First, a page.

Planet Princeton

Rider University will seek to sell Westminster Choir College and Princeton campus to another institution

Westminster Choir College, Rider University

Rider University officials announced Tuesday afternoon that the school will seek a new partner to take over Westminster Choir College and purchase the campus in downtown Princeton.

The decision comes after a few months of study. Officials said the move was necessary to reduce Rider University’s deficit.

Rider University President Greg Dell’Omo told reporters at an afternoon press conference that preserving the legacy of Westminster Choir College is critical.

“It was concluded that neither keeping Westminster at its current location in Princeton, nor consolidating Westminster onto the Lawrenceville campus, would achieve the strategic goals of the university,” Dell’Omo said.

Rider has hired Price Waterhouse to seek a buyer for the school and campus and pursue several options. The process is expected to take place over the next 12 months.

“We are pretty confident there’s going to be a fair level of interest,” Dell’Omo said.

The Princeton campus and school could be sold together, or an institution could buy the choir college and move it to that institution’s existing campus.

“We recognize the impact that today’s announcement has and will continue to have on the Westminster community,” said Michael Kennedy, chairman of  the Rider University Board of Trustees. “We understand that this uncertainty is unsettling, particularly given the strong traditions, history and passion associated with Rider’s Princeton campus. The board did not make the decision lightly and took into account the thoughtful feedback from the campus community and all of its stakeholders.”

Hundreds of students, faculty members, alumni and community supporters attended a rally to voice their opposition to the sale of the campus on Tuesday morning.

While many students were upset about the decision to sell the campus, others were relieved to hear that the school will seek to sell the choir college and preserve it as an institution.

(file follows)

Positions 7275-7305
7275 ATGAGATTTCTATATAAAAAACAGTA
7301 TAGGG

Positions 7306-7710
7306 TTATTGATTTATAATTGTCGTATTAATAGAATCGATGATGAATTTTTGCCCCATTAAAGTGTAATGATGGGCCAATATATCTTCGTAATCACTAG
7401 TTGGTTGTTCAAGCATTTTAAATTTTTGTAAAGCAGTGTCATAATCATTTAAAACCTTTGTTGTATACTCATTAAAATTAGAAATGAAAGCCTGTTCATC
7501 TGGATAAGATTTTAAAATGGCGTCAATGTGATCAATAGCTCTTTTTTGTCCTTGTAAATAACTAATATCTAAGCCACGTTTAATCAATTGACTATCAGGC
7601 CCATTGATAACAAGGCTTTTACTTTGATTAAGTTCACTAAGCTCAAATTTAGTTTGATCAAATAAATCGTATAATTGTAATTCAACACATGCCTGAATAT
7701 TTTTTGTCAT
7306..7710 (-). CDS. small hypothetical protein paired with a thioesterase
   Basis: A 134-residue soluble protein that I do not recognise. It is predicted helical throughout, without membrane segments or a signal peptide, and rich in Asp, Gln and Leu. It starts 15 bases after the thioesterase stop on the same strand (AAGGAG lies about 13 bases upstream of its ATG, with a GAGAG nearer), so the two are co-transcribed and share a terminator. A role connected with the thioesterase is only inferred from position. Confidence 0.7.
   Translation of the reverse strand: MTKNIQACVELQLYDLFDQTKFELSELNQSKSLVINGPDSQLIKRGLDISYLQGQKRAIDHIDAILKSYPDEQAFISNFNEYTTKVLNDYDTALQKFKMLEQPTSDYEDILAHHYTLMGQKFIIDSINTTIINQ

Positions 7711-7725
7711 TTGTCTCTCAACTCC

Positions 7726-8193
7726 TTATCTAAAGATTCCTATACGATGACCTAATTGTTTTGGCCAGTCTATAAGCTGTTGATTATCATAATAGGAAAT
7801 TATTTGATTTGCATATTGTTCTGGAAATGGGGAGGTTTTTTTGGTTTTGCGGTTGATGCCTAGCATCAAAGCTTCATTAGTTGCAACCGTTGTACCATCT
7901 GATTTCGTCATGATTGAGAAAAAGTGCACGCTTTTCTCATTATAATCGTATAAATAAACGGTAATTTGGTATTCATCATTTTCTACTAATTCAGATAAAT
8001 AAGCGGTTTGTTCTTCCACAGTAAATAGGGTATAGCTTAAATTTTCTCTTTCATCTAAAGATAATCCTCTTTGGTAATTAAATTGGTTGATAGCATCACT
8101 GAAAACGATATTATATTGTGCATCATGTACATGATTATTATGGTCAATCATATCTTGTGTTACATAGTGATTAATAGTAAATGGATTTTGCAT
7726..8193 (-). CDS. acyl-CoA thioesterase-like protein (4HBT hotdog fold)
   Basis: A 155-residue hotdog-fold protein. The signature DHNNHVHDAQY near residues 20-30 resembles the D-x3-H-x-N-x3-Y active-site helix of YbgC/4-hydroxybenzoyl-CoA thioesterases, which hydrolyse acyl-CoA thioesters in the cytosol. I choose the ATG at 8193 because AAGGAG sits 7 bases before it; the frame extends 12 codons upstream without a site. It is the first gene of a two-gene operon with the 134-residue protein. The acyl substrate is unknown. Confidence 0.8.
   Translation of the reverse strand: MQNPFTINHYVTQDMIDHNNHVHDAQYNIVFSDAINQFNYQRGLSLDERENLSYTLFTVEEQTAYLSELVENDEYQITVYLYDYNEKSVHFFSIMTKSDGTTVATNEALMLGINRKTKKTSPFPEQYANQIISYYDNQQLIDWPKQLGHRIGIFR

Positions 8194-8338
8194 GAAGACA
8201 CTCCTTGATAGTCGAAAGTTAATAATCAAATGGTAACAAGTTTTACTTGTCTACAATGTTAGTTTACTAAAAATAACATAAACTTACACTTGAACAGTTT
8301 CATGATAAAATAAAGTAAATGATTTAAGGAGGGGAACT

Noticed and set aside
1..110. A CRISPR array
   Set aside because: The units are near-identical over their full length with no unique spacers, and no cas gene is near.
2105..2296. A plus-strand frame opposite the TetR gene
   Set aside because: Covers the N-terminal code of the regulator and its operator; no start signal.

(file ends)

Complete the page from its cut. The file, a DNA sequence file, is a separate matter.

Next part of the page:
University officials will hold “town halls” with students and faculty members on both campuses this afternoon and Wednesday to discuss the decision.

Dell’Omo sent the following letter to the Rider University community and parents of students this afternoon:

Dear Members of the Rider Community:

I’m writing to you today to share an update on the steps we’re taking to improve and strengthen Rider University. As many of you are aware, there are a number of significant challenges facing the University – among them, declining enrollment and retention, high operating costs and increased competition. While these issues do not define Rider, it is our responsibility to address them and map out a path forward.

After commissioning a months-long study that incorporated community input and concerns, the Rider University Board of Trustees today announced a decision on the future of Westminster Choir College (Westminster). Specifically, the Board concluded that the strategic goals of the University will neither be achieved by keeping Westminster at its current location in Princeton, nor by consolidating Westminster onto the Lawrenceville campus.

Recognizing the invaluable role that Westminster plays in the music community, the University has instead begun the process of identifying an institution that may be able to acquire the Choir College. The goal is to keep Westminster in Princeton given the deep community ties and the resulting opportunities and resources they afford to students and members of the faculty. We expect this process to play out over the next 12 months. We hope to continue offering classes on the Princeton campus. Once an institution to acquire Westminster is identified, we will work closely with that institution to determine when students will begin to take Westminster courses from that college or university. These courses could be offered at the Princeton campus or they could be offered on the campus of the new institution.